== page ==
When that little puppy is new to your family, regardless whether it’s just you, or a family of four humans, and/or other dogs and cats, that new little puppy is cute no matter what he does. However, it needs to be established who is in charge—you, or that furry ball of energy, from the onset of the relationship so he knows who is the boss.
When that little puppy is five or 15 pounds, all that romping through the house, along with cute little growls and barks may be entertaining, but when he’s a big boy or girl and 30-100 pounds, some things are no longer cute or funny. If you have not set boundaries or made that little guy know who is in charge, you may inadvertently have created a monster that will be difficult to get under control.
Dogs are pack animals. In the wild every pack has an alpha—that is the leader who makes all the decisions for the entire pack. Typically, there is an alpha male and an alpha female. All other dogs in the pack submit to the alpha’s.
Just because you are a human doesn’t necessarily mean you are the pack leader. Unless you establish this early on, you could easily be usurped by a dominant dog and your safety, or your family members’ safety may become an issue when your dog is having “a moment” (in toddler talk that is a called temper tantrum).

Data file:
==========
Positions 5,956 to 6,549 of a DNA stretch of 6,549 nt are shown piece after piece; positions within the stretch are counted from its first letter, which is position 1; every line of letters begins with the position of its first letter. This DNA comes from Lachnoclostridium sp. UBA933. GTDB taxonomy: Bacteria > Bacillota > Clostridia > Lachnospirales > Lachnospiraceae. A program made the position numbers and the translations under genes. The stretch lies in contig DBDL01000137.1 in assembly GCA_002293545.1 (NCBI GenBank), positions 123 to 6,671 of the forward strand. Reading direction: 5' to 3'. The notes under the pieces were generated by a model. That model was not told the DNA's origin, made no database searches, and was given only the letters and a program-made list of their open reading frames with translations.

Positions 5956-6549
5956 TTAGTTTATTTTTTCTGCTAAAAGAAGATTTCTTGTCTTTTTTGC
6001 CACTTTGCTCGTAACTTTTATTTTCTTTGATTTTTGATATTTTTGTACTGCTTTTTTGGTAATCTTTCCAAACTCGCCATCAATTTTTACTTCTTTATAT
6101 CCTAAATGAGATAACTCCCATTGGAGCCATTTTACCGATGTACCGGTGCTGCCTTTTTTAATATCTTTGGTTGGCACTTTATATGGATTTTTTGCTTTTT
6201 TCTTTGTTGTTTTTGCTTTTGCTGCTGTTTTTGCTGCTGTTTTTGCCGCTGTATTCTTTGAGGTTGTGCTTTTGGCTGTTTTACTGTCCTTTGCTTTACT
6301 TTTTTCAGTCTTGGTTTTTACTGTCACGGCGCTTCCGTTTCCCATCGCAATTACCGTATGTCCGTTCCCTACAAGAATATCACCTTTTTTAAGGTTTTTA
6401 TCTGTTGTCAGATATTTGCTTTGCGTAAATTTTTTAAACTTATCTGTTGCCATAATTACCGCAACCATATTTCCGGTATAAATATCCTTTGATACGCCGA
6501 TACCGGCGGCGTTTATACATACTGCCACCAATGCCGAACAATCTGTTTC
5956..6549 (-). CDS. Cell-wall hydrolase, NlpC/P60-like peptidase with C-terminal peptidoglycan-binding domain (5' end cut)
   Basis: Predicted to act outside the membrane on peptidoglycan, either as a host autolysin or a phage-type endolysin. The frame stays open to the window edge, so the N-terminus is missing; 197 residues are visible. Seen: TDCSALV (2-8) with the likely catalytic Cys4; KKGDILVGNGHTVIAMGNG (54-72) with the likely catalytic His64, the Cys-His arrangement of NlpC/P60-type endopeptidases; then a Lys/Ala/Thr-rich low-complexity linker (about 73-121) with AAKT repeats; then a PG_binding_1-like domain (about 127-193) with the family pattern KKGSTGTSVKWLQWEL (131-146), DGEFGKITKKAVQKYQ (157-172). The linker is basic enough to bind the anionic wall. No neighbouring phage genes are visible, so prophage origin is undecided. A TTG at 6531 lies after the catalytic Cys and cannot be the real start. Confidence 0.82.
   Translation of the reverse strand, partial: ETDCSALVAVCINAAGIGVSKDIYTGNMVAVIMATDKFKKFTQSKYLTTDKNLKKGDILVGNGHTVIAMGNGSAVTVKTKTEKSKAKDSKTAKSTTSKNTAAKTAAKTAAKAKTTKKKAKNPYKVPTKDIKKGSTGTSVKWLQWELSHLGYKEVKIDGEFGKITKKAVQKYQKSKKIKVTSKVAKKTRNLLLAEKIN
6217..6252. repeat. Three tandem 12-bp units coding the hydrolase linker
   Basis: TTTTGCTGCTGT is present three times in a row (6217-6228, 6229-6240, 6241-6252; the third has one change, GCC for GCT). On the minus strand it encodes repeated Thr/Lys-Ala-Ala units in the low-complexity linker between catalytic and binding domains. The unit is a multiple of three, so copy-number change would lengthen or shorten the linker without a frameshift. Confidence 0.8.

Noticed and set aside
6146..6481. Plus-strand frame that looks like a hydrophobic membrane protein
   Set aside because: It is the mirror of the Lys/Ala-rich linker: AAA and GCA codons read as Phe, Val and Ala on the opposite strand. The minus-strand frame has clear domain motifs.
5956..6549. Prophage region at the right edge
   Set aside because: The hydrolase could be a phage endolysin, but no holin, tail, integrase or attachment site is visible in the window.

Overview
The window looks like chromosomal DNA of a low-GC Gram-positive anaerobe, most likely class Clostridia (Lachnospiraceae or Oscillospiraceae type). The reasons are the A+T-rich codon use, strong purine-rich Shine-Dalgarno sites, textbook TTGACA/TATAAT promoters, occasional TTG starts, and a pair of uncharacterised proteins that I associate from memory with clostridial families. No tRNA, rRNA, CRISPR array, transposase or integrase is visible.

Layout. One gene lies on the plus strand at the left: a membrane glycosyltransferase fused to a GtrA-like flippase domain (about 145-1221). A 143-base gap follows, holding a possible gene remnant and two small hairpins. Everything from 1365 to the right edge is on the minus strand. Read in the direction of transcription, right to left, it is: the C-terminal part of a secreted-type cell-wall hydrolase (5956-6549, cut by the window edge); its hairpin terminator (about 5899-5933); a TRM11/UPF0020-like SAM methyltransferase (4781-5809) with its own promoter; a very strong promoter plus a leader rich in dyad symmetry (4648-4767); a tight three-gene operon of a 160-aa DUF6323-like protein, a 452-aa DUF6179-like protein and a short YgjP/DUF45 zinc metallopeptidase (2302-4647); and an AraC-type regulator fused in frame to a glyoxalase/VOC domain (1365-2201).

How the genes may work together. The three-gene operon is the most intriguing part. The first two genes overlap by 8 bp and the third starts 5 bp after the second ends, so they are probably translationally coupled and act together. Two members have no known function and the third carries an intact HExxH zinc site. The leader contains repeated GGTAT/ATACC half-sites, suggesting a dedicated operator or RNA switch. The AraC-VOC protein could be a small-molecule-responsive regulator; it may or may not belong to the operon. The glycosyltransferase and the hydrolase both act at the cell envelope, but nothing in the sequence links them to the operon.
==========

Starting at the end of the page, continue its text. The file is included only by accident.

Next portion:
To set things straight, being the pack leader doesn’t mean you have to be mean and aggressive. It does not include beating, yelling and screaming. You do not want to become the monster and have your puppy cowed down and scared of you. Leadership and subordination is all about respect and communication between the members of the pack.
When you establish boundaries for your puppy, and he respects the word NO, you are on the right track. If your dog ignores your commands, there is work to be done. And, like little toddlers, if you let your children or dogs run wild and they are never disciplined, and ignore the word NO, you are in for a rough time because you definitely are not in charge.
At least a toddler does not present the same type of dangerous threat that a puppy or young dog can become. Growling, hair standing up along their spine, direct eye contact and tails stiff means that dog is ready to fight and you or someone in your family could get hurt. Dog bites are not fun.
Be firm when saying NO! Don’t yell or scream. Find a firm voice. And don’t confuse your puppy. Don’t wait until ten minutes after the incident happens. Remember, he is like a toddler and he has a short memory. He will need to understand that what he is doing right then and there—in the moment—is not appropriate. When he submits to
you, he understands you are the alpha and there will be peace in your household. Be sure to document your puppy’s training in your The Puppy Baby Book. And, take a look at our beautiful, frame-worthy obedience certificate.